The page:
equal to 64. In addition, eugene-isp.nero.net will not pass any pack-
   ets that match the administrative scope boundary filter (in this
   case, 239.254.0.0/16).

   In addition, the inet-rtr eugene-isp.nero.net has a GRE tunnel
   represented by GRE-TUNNEL-EUG.
















   inet-tunnel:     MBONE-TUNNEL-EUG
   tunnel-source:   204.70.158.61
   tunnel-sink:     204.70.32.6
   tunnel-protocol: DVMRP
   tunnel-in:       from 204.70.158.61 accept ANY
   tunnel-out:      to 204.70.158.61
                    action
                       scope=64;
                       boundary={239.254.0.0/16};
                       dvmrp-metric=1;
                    announce AS-NERO-TRANSIT
   guardian:    [email protected]
   admin-c:     DMM65
   tech-c:      DMM65
   notify:      [email protected]
   mnt-by:      MAINT-AS3582
   changed:     [email protected] 961122
   source:      RADB

   inet-tunnel:     GRE-TUNNEL-EUG
   tunnel-source:   204.70.158.61
   tunnel-sink:     206.42.19.240
   tunnel-protocol: PIM-DM
   tunnel-in:       from 206.42.19.240 accept ANY
   tunnel-out:      to 206.42.19.240
                    action
                      scope=64;
                    announce ANY
   guardian:    [email protected]
   admin-c:     DMM65
   tech-c:      DMM65
   notify:      [email protected]
   mnt-by:      MAINT-AS3582
   changed:     [email protected] 961122
   source:      RADB





Security Considerations

   Security considerations are not discussed in this memo.

References
      [6BONE]  See http://www-6bone.lbl.gov/6bone/

      [DVMRP]  T. Pusateri, "Distance Vector Multicast Routing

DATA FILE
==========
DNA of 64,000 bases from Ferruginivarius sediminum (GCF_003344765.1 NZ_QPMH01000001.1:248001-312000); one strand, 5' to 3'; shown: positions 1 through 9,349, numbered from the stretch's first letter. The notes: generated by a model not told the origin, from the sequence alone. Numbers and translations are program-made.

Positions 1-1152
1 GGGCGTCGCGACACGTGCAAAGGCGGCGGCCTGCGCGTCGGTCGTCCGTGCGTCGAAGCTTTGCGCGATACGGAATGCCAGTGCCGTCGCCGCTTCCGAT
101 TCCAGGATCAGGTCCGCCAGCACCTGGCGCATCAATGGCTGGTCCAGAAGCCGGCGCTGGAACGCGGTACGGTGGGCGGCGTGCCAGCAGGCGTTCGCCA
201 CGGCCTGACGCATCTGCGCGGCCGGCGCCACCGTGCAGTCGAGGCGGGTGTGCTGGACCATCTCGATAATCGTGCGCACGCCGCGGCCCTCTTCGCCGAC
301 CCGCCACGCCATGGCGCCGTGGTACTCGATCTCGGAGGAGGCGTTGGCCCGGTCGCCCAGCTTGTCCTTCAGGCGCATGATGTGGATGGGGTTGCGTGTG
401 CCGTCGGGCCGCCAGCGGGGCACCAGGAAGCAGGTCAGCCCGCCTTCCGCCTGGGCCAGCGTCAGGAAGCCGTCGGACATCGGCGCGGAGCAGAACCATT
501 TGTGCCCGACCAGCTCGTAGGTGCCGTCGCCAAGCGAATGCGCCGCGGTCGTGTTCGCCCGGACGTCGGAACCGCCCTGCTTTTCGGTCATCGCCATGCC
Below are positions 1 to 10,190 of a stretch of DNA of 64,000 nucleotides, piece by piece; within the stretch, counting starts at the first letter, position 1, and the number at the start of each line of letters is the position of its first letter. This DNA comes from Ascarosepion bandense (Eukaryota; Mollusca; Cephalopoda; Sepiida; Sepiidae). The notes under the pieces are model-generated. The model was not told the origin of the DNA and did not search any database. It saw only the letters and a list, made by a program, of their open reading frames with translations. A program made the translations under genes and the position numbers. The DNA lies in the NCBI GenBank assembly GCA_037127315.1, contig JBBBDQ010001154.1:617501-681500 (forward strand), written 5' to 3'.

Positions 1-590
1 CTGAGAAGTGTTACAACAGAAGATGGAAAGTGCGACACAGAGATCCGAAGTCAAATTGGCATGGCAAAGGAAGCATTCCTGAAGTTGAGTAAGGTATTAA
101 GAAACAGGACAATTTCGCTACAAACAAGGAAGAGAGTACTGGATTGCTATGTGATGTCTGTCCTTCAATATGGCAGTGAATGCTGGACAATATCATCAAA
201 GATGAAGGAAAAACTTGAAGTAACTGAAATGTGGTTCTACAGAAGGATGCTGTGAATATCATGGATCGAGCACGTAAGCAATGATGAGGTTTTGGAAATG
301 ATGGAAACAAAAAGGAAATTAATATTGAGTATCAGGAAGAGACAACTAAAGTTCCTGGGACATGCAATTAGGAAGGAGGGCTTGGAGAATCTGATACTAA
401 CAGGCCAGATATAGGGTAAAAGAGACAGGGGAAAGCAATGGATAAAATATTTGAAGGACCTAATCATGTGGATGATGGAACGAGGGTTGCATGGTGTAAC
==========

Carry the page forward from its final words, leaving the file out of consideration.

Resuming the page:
Protocol", draft-ietf-idmr-dvmrp-v3-03, September,
               1996.

      [GRE]    S. Hanks, T. Li, D. Farinacci, and P. Traina, "Generic
               Routing Encapsulation (GRE)", RFC1701, October, 1994.

      [IPV6]   A. Conta and S. Deering, "Generic Packet Tunneling in
               IPv6", draft-ietf-ipngwg-ipv6-tunnel-04.txt, October,
               1996

      [MBONE]  See http://www.best.com/~prince/techinfo/misc.html

      [RPSL]   C. Alaettinoglu, et. al., "Routing Policy
               Specification Language (RPSL)",
               draft-ietf-rps-rpsl-00.txt, October, 1996.

      [SSMMC]  Y. Rekhter, "Auto route injection with tunnelling",
               NANOG, October, 1996. For additional information, see
               http://www.academ.com/nanog/oct1996/multihome.html

      [V6TRNS] R. Gilligan and E. Nordmark, "Transition Mechanisms
               for IPv6 Hosts and Routers", RFC 1933, April 1996.


Author's Address

   David Meyer
   University of Oregon
   1225 Kincaid St.
   Eugene, OR 97403

   phone:  +1 541.346.1747

   email:  [email protected]